- 2/3 cup sugar
- 2 eggs
- 1/2 teaspoon anise seed
Beat the eggs until lemon color. Add the sugar. Beat. Grind up the anise seed with a mortar and pestle. Sift in the flour and add the ground anise seed. Drop by spoonful or use a (cookie press) onto a cookie sheet. Refrigerate overnight. Bake in a 300 degree oven for 20 to 30 minutes (until cookies are firm, but not brown.) Store in a tin for several days before serving.
A festive, sweet, and light-colored bread, celebrating the return of the Sun, and the promise of next season’s harvest.
- 4 cups all-purpose, unbleached flour
- 1/2 cup sugar
- 1 tsp. salt
- 3 tbs. butter
- 1 6 oz. packet Sun Maid Sun Ripened Dried Fruit Bits
- Equal amount chopped pecans
- 1 1/2 cup egg nog
- 1 pkg. dry yeast, in 1/2 cup warm water
Warm everything to room temperature. Pitch yeast in warm water, with a pinch of sugar. Mix flour, sugar, and salt; cut in softened butter. Mix in fruit and nuts. When yeast is good and frothy, mix in egg nog and yeast mixture and knead, adding flour as necessary. Let rise about an hour, punch down dough, form into a ball, and let rise again; preheat oven to 350 degrees.
Bake approximately 30-45 minutes until done.
Also known as Mithras (for the Persian Sun God), Saturnalia (for the Roman God of sowing and husbandry) and The Great Day of the Cauldron (from Druid Legend). It is the celebration of the return, or rebirth, of the Sun God, the Lord of Life. The celebrations were traditionally performed with the utmost solemnity, yet also with the highest rejoicing, for they resolve the paradox of Death and Rebirth. It represents the redemption of the world from Death and Darkness, as such it is a celebration of hope and joy amidst the gloom of winter.
The word Yule can be traced to the Celtic word `Hioul” which means wheel. This festival is an important point in the turning of the wheel of the year. Wreaths were made to symbolize this wheel, combining solar significance with tree-god significance. In ancient times Celts venerated trees as earthly representatives of the Gods, and it was felt that nothing short of the sacrifice of a mighty tree-god would cause the receding sun to take pity on them and return.
The burning of the Yule log was thought, through sympathetic magick, to increase the brightness and strength of the Sun, and would therefore bring good luck. Passersby would tip their hat or nod in salutation to the log. It is traditional to cut the log from oak or from a slow-burning fruit tree. The fire was lit from a piece of the previous years Yule log, which had been saved for this purpose. It was believed that this piece of the old log was a charm against fire, because it would refuse to burn until it was time to light its successor. A wish was also made while pouring wine over the burning log. It was believed to be bad luck if the log burned out before the 12 days of Yuletide were over. The ashes from the fire were spread in the fields to bring fertility to the next crop.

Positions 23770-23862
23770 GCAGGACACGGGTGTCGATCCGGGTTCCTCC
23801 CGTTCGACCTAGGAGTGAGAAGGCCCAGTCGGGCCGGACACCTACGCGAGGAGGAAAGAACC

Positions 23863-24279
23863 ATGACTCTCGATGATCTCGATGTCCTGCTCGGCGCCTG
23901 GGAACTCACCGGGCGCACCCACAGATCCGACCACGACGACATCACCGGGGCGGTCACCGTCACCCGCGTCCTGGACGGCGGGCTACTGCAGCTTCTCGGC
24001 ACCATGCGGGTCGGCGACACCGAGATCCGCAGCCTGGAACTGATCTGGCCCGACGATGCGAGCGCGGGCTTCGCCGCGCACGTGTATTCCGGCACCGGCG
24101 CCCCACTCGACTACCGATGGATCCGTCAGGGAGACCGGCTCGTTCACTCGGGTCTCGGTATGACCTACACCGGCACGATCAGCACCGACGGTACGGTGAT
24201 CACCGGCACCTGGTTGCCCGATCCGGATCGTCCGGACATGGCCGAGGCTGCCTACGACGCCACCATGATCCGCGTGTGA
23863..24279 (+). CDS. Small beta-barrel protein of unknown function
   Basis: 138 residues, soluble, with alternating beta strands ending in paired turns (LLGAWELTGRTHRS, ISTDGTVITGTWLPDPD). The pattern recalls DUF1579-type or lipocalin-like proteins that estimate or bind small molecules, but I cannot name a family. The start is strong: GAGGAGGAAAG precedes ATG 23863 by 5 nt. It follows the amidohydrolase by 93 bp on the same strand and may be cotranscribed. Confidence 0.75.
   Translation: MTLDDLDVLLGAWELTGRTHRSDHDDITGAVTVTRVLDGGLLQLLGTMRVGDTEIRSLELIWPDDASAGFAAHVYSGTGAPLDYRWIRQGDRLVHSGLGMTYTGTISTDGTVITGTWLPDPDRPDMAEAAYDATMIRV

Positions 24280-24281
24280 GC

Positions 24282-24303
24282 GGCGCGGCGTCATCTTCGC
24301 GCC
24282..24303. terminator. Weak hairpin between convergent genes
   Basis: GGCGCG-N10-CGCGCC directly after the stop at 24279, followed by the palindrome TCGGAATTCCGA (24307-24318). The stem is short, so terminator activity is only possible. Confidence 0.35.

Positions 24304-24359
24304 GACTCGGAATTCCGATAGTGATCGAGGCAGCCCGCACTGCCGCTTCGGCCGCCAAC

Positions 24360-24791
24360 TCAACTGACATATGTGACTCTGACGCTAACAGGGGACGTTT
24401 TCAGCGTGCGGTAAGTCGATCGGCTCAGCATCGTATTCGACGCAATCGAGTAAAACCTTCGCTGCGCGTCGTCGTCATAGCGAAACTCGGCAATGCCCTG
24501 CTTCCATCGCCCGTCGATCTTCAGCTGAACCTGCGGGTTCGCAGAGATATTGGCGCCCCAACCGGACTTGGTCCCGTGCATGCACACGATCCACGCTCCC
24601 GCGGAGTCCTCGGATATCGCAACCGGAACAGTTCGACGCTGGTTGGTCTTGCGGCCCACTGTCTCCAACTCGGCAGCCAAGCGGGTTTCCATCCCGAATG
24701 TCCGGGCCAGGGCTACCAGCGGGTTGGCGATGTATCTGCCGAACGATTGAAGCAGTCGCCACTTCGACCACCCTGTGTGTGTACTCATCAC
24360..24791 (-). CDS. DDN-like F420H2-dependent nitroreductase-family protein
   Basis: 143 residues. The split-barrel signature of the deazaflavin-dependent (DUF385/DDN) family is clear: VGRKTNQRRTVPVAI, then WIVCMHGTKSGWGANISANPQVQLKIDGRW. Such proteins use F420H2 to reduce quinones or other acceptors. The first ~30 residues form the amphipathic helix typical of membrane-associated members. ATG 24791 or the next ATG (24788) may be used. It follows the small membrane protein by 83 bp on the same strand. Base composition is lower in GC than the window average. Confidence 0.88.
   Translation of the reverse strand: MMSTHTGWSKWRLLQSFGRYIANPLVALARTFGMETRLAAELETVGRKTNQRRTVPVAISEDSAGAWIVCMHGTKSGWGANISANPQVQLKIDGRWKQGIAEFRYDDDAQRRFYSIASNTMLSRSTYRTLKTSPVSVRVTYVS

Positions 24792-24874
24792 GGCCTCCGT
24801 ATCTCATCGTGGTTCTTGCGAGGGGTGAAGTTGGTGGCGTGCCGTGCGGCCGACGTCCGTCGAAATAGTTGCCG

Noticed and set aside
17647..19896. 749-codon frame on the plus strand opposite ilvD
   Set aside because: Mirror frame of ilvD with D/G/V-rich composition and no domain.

The Wassail bowl is another favored part of Yule celebrations. A large bowl or pot was filled with wassail, a mixture of cider and spices, and warmed over the Yule fire. The meaning of the word wassail is to be `hale or hearty’, and was the reason for the many toasts and salutations made from the bowl. It was also common for a procession to go to the nearest orchard and wassail the trees, thus blessing them and encouraging them to bear a good yield in the coming season. Libations of wassail were also poured over the roots of the trees, and cider drenched cakes were left in the forks of the older trees as an offering to the trees spirit.
Mistletoe is a regeneration symbol, considered to be the Essence of Life due to the resemblance of the juice of the berries to male semen. It was often gathered at this time. Evergreen boughs are also symbols of renewal. Evergreens were decorated to show honor to the tree spirits. The lights on modern trees were the candles of old, and represent the newly born sun god. Trees were not cut down and brought indoors.
The Sacred Seed of Life, having been nurtured by the foster mother Tailltiu, sprang forth from her breast, and was born. As the Wyrrd had foretold, here was the Child of Promise, son of the Gods and of the Earth. This baby was the Sun God, born in the Rule of Darkness, by the magick of the Gods. He was destined to grow in strength and knowledge. It was his task to bring back life and warmth to the land, and to wrest the power from the Lord of Darkness. To appease Cernunnos, who is at the peak of his strength, the people made sacrifices of roasted boar. To distract Callieach, the Wise Ones, or Witches invoked her to teach them of her mysteries. To aid the new-born Sun God the Celts felled a giant oak tree, and burned the log as a sacrifice, that the sun would gain strength from it, and grow.